The Schoolmaster of Bishop Vesey’s Grammar School from 1647 to 1659 was John Elly. This was the period of the Civil War and Commonwealth, when literacy was seen as very desirable – perhaps Mr Elly was giving lessons to local children as well as the grammar scholars? Evidence from the Warden and Society Minutes of 1727 shows that the then schoolmaster, Paul Lowe, was providing elementary education for a dozen children of the parish. The wording of the minute implies that this was a new arrangement, but it seems likely that John Elly was also providing elementary schooling 70 years earlier.
John Elly died on 8th November 1659, leaving no will, and his widow Joyce applied to the Bishop of Lichfield for the right to administer his estate. This was granted on 8th June 1660 on condition that an inventory of Elly’s goods and chattels be produced. This inventory is preserved in the Lichfield Record Office, and it gives the value of all his possessions, room by room. The list includes items used for giving reading and writing lessons as well as far more stools and tables that a normal household would require. We can tell from a petition of 1683 that at least fifty farmers and tradesmen in Sutton could write their names, no doubt many of them thanks to John Elly’s teaching.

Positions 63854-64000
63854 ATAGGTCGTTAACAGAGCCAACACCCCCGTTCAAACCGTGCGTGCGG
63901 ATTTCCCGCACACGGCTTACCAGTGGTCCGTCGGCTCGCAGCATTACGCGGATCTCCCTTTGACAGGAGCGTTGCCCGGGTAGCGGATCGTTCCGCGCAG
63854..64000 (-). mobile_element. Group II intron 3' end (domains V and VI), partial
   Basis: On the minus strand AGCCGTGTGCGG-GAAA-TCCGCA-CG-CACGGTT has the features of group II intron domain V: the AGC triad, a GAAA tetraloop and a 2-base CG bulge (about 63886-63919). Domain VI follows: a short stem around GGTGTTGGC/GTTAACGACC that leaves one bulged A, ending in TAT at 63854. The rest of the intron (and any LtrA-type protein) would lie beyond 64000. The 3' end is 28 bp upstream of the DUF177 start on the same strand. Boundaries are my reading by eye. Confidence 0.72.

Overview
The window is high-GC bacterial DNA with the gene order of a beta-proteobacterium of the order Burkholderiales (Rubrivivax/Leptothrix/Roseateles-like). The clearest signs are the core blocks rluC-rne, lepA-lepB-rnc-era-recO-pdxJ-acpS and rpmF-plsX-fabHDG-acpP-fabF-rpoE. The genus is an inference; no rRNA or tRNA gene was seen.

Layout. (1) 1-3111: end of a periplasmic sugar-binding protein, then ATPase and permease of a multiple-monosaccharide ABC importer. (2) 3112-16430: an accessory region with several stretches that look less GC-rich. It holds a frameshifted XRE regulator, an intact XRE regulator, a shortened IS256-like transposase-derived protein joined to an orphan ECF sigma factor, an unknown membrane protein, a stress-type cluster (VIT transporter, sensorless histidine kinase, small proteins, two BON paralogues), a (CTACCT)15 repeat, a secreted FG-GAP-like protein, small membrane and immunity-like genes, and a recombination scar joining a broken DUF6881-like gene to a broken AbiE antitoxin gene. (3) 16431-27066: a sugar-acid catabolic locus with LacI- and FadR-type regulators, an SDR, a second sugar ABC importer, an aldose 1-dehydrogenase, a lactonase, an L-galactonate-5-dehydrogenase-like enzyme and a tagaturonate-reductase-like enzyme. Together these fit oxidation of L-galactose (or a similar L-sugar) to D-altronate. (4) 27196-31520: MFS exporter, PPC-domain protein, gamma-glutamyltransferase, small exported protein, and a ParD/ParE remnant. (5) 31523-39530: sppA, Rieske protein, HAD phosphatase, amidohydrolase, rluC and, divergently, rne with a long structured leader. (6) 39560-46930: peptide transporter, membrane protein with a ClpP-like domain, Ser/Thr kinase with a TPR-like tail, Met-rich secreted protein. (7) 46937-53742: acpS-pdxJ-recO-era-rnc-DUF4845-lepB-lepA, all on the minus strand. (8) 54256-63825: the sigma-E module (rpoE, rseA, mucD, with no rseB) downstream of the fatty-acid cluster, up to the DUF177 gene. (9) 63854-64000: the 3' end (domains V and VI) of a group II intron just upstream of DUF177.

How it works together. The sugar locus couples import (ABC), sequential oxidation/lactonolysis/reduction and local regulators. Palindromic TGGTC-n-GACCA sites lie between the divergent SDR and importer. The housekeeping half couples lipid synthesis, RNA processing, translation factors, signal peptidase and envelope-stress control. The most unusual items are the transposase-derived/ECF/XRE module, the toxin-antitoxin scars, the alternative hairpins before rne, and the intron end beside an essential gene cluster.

The inventory shows that the house he lived in had four upstairs rooms and an attic, with a parlour, an old kitchen and a new kitchen on the ground floor. This was no doubt the Schoolmaster’s House, which was a medieval building once known as St. Mary’s Hall, standing in Trinity Hill. The next Master did not live at the school house, which was rented out, and the School moved to new premises in Lichfield Road in 1727. Shortly afterwards the old school building was knocked down to make way for the Workhouse which stood in Mill Street.
At that time the School owned a strip of land (known as the Schoolmaster’s Garden) next to the Churchyard, so it is reasonable to suppose that the school building stood at the Mill Street end and the Schoolmaster’s house at the Trinity Hill end of this land. But other writers have suggested that the school building stood on Trinity Hill, or that the house and the school were in one building, or that St Mary’s Hall stood on the other side of Trinity Hill at the Coleshill Street corner. Only one illustration survives, and it has been used to support each of these theories!